According to President Biden’s infrastructure bill, all new cars manufactured in 2026 and beyond will be required to have drunk driving detection technology, according to the Associated Press.

The National Highway Traffic and Safety Administration has not yet released specific details on what this technology will entail, but some experts suggest it may include a breathalyzer fingerprint or a breathalyzer inside the vehicle.

In the United States alone, around 10,000 deaths occur annually due to car accidents involving alcohol.

To combat this issue, some drivers who have been convicted of drunk driving will be required to use a breathalyzer device that connects to their car’s ignition interlock. If their blood alcohol level is above the legal limit, the vehicle will automatically disable. The vehicle will either come to a stop or pull over to the side of the road as a precautionary measure.

Supporters of this new technology believe it will help prevent drunk driving, but some in the auto industry are concerned about potential malfunction and backfiring.

By 2026, the cost of the new drunk driving detection technology will be included in the overall price of every new vehicle, which has led to concerns about why individuals without DUI records must pay extra for a technology they will not use. The overall auto safety program is estimated to cost $17 billion.

Critics argue that this legislation has the potential to create a slippery slope. It could lead to the disabling of vehicles for various reasons, not just for driving under the influence. Drivers may be required to provide identification to determine if they are offenders who have to breathe into a breathalyzer to make sure they would not re-offend by driving drunk, even if they are driving a vehicle that does not belong to them. This could result in constant tracking and identification of individuals in their cars, which could have detrimental consequences.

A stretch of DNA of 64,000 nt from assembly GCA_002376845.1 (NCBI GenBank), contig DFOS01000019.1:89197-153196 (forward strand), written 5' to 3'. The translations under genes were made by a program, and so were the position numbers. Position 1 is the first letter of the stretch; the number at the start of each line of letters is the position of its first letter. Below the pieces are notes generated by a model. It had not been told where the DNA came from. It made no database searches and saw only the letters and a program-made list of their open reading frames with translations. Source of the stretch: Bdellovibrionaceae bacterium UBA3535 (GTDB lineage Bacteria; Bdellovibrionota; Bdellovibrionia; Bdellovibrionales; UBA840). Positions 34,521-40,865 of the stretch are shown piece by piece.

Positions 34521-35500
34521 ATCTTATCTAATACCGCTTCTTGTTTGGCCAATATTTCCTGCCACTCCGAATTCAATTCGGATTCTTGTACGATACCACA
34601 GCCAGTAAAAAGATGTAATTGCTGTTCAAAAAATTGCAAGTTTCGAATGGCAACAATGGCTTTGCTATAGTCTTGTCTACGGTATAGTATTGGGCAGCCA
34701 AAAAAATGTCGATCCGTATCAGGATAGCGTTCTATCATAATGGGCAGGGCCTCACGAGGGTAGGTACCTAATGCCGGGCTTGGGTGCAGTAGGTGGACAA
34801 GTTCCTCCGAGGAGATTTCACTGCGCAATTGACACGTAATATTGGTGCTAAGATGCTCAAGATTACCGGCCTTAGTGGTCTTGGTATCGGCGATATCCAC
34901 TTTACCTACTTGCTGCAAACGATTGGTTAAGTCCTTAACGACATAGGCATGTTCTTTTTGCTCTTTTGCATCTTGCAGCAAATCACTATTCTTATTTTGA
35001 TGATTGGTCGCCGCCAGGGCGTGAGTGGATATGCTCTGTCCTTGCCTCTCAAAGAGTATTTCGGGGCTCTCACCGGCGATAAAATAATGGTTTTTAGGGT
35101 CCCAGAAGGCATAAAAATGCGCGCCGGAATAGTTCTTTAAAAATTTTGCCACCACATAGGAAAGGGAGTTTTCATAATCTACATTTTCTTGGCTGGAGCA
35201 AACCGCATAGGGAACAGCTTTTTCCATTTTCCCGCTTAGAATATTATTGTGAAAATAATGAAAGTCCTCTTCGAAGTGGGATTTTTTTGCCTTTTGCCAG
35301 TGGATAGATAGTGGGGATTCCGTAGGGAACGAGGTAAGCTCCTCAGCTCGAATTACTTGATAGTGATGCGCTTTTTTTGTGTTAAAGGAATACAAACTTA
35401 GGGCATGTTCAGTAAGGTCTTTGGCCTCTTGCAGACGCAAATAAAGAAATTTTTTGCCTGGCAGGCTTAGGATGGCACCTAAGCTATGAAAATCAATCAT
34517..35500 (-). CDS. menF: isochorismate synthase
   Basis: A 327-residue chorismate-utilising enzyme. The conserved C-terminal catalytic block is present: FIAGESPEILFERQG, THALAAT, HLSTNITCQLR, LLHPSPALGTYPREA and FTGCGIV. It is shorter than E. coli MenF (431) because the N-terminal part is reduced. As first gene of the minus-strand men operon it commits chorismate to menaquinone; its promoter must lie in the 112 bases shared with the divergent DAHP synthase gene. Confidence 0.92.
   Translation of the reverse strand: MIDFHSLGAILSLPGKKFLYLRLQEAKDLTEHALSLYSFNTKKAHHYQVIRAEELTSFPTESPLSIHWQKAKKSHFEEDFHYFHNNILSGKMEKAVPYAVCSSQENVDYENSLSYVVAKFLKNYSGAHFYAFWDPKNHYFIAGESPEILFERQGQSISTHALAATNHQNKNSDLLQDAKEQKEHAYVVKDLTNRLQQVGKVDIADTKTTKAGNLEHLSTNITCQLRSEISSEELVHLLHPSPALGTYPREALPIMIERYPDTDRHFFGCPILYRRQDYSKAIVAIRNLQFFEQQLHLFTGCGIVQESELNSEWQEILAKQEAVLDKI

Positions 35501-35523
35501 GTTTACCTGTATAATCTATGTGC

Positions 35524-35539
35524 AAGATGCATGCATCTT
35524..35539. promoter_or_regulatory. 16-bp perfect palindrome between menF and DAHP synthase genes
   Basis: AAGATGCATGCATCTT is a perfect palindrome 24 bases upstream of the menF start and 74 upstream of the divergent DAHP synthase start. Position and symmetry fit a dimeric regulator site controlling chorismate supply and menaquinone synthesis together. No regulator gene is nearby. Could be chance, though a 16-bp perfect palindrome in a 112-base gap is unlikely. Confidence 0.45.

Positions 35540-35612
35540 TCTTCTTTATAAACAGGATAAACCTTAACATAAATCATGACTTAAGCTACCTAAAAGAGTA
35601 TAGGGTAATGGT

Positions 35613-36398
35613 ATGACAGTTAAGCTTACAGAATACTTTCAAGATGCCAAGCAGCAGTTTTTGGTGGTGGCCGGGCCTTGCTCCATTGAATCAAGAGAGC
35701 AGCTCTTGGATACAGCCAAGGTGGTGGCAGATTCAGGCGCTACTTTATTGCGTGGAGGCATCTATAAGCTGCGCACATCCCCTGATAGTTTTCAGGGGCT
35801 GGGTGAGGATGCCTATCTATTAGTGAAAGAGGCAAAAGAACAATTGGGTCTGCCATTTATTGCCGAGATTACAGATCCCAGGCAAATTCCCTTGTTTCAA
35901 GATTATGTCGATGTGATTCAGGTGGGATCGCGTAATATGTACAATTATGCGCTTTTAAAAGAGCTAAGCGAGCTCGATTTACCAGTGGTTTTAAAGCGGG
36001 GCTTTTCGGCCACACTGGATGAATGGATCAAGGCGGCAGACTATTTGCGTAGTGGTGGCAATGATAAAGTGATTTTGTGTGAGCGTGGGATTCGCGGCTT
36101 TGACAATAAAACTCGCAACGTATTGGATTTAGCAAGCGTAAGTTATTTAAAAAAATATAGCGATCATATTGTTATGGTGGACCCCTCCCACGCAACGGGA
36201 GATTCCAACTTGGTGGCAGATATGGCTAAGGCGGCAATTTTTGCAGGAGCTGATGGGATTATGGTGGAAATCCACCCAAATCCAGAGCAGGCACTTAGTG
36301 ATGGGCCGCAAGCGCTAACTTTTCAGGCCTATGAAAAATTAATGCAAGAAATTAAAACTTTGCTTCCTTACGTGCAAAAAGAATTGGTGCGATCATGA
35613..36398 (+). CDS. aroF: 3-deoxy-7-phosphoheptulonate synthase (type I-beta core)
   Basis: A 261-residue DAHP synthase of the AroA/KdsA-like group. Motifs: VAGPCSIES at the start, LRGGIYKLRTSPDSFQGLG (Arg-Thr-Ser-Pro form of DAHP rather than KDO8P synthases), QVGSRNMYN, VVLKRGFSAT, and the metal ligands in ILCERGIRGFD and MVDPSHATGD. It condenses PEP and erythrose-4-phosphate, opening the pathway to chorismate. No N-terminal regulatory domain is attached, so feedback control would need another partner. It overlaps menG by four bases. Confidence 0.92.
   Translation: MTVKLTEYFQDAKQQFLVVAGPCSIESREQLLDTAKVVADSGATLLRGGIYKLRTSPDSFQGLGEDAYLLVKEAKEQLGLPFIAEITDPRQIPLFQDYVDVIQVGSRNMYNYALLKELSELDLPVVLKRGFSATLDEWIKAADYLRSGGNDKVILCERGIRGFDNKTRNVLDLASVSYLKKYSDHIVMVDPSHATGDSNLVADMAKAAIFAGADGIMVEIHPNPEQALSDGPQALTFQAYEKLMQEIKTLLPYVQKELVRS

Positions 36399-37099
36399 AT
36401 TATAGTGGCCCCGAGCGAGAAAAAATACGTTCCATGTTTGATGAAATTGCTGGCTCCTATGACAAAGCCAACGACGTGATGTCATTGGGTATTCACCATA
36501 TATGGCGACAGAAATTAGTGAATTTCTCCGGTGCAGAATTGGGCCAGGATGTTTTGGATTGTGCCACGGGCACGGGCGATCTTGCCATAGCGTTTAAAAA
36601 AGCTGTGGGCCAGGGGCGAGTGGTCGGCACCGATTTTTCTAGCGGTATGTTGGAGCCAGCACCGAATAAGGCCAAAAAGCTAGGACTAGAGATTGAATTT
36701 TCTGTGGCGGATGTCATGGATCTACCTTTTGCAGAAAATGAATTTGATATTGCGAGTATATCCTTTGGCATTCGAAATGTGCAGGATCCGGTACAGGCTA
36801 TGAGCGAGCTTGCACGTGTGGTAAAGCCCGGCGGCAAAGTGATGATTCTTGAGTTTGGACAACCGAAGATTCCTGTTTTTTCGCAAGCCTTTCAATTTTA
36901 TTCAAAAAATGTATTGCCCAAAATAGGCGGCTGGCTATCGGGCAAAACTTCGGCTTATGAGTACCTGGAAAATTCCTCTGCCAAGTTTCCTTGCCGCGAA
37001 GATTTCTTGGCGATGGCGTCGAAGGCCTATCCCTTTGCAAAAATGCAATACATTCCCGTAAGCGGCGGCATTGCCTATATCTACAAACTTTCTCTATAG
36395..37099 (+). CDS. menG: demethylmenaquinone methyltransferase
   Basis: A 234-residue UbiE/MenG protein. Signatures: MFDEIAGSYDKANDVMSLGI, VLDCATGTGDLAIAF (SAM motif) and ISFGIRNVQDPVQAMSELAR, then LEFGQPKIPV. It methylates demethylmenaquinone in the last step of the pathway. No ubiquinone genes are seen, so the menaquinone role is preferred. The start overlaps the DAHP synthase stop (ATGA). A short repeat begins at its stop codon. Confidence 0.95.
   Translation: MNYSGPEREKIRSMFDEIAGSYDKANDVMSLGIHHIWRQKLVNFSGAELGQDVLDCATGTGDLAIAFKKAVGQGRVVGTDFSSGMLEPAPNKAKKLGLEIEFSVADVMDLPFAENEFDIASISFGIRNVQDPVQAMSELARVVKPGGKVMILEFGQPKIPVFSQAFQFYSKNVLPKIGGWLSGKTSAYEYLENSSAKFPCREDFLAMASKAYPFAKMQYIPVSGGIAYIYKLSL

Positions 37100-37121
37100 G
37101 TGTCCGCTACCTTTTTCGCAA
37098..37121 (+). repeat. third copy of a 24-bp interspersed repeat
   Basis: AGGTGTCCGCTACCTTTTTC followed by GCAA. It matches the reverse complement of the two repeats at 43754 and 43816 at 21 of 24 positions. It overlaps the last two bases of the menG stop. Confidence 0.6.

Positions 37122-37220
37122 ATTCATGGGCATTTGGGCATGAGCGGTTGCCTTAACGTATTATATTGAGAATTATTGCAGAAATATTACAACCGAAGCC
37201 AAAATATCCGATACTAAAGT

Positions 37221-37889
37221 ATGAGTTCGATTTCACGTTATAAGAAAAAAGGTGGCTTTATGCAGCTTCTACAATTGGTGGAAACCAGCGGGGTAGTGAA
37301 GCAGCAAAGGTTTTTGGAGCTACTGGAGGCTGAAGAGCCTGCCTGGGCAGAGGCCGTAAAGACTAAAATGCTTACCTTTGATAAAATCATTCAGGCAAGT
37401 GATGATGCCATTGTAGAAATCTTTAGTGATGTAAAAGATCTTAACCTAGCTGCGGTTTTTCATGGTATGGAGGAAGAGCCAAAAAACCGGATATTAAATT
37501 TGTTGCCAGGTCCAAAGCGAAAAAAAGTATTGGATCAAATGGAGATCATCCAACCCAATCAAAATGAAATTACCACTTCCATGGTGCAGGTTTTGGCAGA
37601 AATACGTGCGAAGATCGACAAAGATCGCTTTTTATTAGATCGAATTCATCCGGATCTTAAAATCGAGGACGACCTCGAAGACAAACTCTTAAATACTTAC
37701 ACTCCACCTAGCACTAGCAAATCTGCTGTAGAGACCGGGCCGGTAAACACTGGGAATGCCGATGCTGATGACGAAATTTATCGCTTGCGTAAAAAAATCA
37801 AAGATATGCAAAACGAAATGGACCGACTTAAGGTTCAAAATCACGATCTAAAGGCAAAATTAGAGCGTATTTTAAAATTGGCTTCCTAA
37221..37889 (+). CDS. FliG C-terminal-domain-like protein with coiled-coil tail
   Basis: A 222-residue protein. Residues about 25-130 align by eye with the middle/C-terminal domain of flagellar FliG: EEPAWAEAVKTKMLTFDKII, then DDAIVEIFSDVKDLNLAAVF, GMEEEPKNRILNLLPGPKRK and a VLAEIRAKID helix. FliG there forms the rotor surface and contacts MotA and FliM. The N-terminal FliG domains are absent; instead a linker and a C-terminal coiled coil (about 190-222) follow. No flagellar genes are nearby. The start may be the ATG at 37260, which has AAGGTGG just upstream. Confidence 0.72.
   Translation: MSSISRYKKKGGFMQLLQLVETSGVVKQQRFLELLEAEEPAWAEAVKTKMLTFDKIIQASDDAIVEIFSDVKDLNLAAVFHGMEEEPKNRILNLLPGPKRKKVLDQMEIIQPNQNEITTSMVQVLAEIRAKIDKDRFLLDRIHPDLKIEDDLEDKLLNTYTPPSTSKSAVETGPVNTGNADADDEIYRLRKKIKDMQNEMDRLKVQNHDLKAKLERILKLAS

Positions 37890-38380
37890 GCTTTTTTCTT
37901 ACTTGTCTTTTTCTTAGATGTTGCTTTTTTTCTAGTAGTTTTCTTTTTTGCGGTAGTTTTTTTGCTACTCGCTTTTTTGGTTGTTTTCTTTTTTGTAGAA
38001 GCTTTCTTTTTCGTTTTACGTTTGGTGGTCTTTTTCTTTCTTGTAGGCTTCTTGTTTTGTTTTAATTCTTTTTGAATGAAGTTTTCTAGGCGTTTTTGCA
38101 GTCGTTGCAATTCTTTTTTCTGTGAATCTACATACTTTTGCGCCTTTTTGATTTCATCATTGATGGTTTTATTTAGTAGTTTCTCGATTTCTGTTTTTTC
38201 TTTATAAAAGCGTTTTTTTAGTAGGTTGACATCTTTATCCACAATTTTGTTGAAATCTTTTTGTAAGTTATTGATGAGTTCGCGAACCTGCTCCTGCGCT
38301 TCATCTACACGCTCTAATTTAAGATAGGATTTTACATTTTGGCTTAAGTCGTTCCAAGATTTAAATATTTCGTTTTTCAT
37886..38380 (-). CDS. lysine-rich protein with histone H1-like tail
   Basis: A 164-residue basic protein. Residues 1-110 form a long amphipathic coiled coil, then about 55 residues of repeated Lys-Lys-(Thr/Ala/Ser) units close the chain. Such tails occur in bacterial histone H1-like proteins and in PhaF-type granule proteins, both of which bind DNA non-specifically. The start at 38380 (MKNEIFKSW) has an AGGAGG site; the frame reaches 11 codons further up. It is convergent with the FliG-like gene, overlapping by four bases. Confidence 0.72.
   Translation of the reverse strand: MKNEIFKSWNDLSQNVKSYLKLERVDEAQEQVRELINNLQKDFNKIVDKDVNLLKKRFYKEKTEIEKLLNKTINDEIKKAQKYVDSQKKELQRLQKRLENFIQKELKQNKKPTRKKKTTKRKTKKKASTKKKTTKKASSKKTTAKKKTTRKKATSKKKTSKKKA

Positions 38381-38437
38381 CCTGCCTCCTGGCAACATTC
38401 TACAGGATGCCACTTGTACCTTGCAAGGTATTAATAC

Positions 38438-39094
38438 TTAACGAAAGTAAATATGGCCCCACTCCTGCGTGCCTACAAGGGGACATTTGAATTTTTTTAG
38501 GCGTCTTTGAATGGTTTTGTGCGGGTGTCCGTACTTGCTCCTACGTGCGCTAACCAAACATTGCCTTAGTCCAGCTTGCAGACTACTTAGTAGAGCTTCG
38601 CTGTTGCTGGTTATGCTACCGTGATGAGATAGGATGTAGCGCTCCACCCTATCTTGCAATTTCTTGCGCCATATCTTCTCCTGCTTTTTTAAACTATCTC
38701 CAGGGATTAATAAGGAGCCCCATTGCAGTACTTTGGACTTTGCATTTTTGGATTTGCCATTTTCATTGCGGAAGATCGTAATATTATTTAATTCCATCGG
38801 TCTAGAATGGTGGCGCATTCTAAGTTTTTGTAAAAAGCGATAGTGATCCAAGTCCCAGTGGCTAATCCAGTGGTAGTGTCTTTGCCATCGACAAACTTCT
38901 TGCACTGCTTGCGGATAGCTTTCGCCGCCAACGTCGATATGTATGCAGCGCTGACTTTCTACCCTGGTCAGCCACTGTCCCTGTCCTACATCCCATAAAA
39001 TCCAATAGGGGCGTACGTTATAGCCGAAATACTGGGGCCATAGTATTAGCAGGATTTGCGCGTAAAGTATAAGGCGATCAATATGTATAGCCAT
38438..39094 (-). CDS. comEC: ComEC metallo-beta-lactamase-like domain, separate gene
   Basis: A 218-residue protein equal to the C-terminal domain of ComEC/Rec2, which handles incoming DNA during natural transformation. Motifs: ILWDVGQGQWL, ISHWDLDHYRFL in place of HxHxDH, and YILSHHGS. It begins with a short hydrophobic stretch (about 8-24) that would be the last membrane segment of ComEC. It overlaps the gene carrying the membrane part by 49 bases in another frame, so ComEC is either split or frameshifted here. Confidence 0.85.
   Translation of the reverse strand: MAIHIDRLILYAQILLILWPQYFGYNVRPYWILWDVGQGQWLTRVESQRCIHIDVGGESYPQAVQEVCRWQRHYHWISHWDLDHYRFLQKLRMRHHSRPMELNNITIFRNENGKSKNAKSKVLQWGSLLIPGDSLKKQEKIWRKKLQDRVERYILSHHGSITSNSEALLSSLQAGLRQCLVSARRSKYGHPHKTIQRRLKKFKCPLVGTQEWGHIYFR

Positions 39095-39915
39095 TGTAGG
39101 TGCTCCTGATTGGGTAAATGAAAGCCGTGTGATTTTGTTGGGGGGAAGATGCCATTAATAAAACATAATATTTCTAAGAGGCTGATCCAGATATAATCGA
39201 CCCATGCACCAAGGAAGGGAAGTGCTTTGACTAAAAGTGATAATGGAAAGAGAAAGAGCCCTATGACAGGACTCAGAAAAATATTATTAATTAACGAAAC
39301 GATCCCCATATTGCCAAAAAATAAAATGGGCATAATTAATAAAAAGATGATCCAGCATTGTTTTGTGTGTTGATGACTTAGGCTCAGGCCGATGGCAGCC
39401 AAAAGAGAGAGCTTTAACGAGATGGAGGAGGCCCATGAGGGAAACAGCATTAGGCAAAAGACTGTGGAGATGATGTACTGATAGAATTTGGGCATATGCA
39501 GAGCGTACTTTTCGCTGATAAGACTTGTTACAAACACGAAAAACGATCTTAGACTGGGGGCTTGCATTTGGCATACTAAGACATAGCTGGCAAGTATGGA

Opponents also say that the new policy of requiring individuals to blow into a tube to start their car is invasive. They express concern that the law, which is intended to target drunk drivers, could be expanded to include all “dangerous” drivers. This could lead to a risky precedent where cars can be impaired or disabled by outsiders without the owner’s control, violating people’s freedom of movement. In addition, there are fears that powerful individuals or organizations may use this technology to limit car usage for environmental or political reasons.

As an illustration, consider the case of political dissenters whose bank accounts are frequently closed without warning or explanation. This type of arbitrary action could also be extended to vehicles, with dissidents’ cars being disabled or restricted to prevent them from moving freely.

Furthermore, if influential individuals decide that people are using their cars excessively, they may impose a limit on the usage of cars in an effort to reduce emissions and protect the environment. Imagine a scenario in which a monthly quota on how much you can use your car is instituted.

By Eden Reports

Eden Reports is a Seattle-based news reporter with a focus on a wide range of topics, including local news, politics, and the economy.

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